Our relationships.

Our emotions.

Our work life.

All aspects of wellness affect one another, but as someone who has struggled with anxiety and depression in various forms, I can tell you that mental un-wellness can be crippling. And if you’ve experienced any sort of invasion of dark thoughts, you know first hand just how important finding care and seeking out help can be.

When our mental stability is wobbly, it’s quite easy for everything around us to fall apart. We lack direction and discipline. We become lost.

That voice inside us, not our conscious, the other one that is often so loud we can’t hear anything or anyone else. The one that wants us to avoid compliments that people give us. The one that dares us to do things we know we shouldn’t. If we go along with the angel and devil on the shoulder metaphor, it’s the devil we’re talking about. That’s our mentality vocalized. It tells us how we feel about our bodies or someone we know. How to react when things happen to us or around us. When to talk and what to say when we do talk. It can keep us up at night. And if it’s not healthy, it can convince us of some nasty, sad things.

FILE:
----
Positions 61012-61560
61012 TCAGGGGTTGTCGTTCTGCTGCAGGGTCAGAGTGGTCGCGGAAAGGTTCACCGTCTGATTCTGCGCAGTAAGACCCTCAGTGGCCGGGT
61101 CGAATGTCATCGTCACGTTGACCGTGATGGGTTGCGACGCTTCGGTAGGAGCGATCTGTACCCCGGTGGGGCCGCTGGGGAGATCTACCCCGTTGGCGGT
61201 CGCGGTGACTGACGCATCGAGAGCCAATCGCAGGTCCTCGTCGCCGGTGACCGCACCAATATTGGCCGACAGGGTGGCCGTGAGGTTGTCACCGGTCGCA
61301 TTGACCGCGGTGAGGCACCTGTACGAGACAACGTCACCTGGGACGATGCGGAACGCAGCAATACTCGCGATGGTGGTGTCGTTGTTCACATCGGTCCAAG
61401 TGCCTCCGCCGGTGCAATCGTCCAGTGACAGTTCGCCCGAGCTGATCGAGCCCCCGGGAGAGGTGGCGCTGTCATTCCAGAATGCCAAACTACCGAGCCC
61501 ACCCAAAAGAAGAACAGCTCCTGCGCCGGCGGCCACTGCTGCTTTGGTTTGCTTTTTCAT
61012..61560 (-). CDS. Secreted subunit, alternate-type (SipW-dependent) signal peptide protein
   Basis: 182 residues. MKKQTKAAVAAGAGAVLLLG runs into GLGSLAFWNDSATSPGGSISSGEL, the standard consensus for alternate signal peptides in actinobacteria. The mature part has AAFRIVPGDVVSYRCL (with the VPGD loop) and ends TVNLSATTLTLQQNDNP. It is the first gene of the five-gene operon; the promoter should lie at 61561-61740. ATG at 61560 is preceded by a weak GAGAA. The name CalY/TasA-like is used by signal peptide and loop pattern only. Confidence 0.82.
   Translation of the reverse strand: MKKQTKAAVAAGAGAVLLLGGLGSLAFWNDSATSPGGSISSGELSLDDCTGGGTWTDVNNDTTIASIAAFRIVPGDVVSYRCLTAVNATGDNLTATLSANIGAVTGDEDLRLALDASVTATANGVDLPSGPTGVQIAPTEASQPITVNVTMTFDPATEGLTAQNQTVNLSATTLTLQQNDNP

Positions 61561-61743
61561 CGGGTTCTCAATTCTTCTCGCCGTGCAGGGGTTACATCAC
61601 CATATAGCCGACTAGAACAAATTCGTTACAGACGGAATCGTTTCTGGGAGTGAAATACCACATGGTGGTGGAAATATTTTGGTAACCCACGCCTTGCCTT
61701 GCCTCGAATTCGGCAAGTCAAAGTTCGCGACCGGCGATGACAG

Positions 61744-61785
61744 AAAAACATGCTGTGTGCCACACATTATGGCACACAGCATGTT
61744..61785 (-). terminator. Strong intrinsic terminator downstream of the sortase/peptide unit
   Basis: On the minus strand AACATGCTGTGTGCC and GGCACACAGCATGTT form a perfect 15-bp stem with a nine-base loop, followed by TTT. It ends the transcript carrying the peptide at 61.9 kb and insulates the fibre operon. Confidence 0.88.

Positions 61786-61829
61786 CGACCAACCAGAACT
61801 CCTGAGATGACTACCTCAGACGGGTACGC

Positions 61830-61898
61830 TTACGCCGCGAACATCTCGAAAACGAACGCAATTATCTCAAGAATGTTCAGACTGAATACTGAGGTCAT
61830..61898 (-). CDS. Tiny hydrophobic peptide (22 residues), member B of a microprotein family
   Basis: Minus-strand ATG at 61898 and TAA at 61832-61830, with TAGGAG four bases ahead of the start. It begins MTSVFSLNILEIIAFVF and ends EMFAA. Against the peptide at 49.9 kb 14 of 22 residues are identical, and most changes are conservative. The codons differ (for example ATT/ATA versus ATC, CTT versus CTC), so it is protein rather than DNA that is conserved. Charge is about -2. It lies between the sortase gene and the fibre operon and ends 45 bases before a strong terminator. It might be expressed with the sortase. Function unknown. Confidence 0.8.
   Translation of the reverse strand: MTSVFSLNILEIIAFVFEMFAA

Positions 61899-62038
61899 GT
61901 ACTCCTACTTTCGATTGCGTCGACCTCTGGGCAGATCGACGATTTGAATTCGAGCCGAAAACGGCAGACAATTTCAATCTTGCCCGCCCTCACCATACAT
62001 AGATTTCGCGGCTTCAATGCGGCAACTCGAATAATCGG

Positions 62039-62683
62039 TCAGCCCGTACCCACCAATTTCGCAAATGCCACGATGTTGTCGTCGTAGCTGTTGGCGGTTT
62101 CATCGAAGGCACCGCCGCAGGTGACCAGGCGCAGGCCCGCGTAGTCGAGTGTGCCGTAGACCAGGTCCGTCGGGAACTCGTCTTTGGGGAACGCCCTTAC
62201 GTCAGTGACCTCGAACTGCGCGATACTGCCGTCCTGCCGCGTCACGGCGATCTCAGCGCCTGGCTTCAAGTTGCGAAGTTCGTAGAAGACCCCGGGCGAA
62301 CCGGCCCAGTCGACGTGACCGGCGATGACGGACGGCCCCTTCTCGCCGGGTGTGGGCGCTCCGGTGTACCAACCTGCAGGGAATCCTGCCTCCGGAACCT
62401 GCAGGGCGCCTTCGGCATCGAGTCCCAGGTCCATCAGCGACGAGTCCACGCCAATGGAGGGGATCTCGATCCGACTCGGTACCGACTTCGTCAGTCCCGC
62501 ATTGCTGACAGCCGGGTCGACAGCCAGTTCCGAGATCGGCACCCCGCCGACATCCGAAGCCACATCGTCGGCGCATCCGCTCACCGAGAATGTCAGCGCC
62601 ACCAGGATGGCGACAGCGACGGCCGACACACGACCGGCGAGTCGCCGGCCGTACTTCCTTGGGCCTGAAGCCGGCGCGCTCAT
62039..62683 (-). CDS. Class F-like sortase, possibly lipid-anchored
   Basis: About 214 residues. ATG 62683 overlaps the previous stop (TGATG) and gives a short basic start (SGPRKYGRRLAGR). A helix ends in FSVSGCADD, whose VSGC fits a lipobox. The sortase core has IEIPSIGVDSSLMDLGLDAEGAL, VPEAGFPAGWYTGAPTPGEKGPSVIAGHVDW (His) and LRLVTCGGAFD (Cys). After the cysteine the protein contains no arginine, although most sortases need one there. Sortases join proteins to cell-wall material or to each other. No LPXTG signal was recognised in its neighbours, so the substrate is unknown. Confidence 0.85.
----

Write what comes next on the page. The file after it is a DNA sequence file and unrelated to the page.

It is no secret, if you are close to me in real life that is, that I once was so depressed I was suicidal. To the point I actually wrote the note. Technically is was a letter, because this girl had a lot to say. But the thing was, I never really had a plan on how I would end my life. I suppose because I was in the process of slowly setting my body up to shut down. I was going out partying every weekend. Drinking excessive amounts. I had no respect for my heart or my body, and so I abused it. I had sex with people I didn’t need to share my body with. I never crossed the line into taking drugs, which I am thankful for. But I certainly wasn‘t ingesting good things.

I wasn’t eating properly, or much at all if I’m being honest. I drove home when I probably shouldn’t have. This is something I admit with great shame.

I was hurting. As a person. As a woman. I was recovering from a highly toxic and abusive relationship. As well as the grief and guilt that comes from following the loss of a child. My relationships with the people close to me were strained, and those who I did have around me were not exactly positive and inspiring supports. I sabotaged any positive intentions from people that truly wanted to be part of my life. Between the deprivation of nutrition, sleep, morals and give a damn about became quite easy for the negative voices I grew up with to gain power and volume. They were able to convince me that the world was truly better off without me. That I would be doing the people that cared about me a favour.